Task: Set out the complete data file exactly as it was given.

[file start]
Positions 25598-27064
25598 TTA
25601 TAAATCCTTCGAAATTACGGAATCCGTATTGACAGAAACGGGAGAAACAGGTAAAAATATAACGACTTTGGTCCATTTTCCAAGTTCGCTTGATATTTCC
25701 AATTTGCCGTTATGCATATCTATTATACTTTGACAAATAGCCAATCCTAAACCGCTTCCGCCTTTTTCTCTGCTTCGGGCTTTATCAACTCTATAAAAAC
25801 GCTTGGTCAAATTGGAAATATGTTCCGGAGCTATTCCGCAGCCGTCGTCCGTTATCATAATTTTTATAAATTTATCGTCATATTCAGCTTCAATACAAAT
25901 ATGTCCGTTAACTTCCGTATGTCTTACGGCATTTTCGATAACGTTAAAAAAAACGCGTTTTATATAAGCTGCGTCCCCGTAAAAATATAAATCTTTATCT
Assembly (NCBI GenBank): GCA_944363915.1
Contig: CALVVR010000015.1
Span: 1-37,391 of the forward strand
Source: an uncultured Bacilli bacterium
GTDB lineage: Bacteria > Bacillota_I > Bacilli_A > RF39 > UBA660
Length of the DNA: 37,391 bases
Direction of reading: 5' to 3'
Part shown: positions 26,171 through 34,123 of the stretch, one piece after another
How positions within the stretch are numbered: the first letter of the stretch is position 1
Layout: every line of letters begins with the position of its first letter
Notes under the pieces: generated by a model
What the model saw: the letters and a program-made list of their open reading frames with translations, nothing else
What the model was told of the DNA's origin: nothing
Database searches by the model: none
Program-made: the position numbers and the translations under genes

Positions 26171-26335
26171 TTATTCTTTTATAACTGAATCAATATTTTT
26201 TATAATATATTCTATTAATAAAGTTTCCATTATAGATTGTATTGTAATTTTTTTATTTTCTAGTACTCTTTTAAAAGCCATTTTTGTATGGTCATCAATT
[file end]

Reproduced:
Positions 25598-27064
25598 TTA
25601 TAAATCCTTCGAAATTACGGAATCCGTATTGACAGAAACGGGAGAAACAGGTAAAAATATAACGACTTTGGTCCATTTTCCAAGTTCGCTTGATATTTCC
25701 AATTTGCCGTTATGCATATCTATTATACTTTGACAAATAGCCAATCCTAAACCGCTTCCGCCTTTTTCTCTGCTTCGGGCTTTATCAACTCTATAAAAAC
25801 GCTTGGTCAAATTGGAAATATGTTCCGGAGCTATTCCGCAGCCGTCGTCCGTTATCATAATTTTTATAAATTTATCGTCATATTCAGCTTCAATACAAAT
25901 ATGTCCGTTAACTTCCGTATGTCTTACGGCATTTTCGATAACGTTAAAAAAAACGCGTTTTATATAAGCTGCGTCCCCGTAAAAATATAAATCTTTATCT
Assembly (NCBI GenBank): GCA_944363915.1
Contig: CALVVR010000015.1
Span: 1-37,391 of the forward strand
Source: an uncultured Bacilli bacterium
GTDB lineage: Bacteria > Bacillota_I > Bacilli_A > RF39 > UBA660
Length of the DNA: 37,391 bases
Direction of reading: 5' to 3'
Part shown: positions 26,171 through 34,123 of the stretch, one piece after another
How positions within the stretch are numbered: the first letter of the stretch is position 1
Layout: every line of letters begins with the position of its first letter
Notes under the pieces: generated by a model
What the model saw: the letters and a program-made list of their open reading frames with translations, nothing else
What the model was told of the DNA's origin: nothing
Database searches by the model: none
Program-made: the position numbers and the translations under genes

Positions 26171-26335
26171 TTATTCTTTTATAACTGAATCAATATTTTT
26201 TATAATATATTCTATTAATAAAGTTTCCATTATAGATTGTATTGTAATTTTTTTATTTTCTAGTACTCTTTTAAAAGCCATTTTTGTATGGTCATCAATT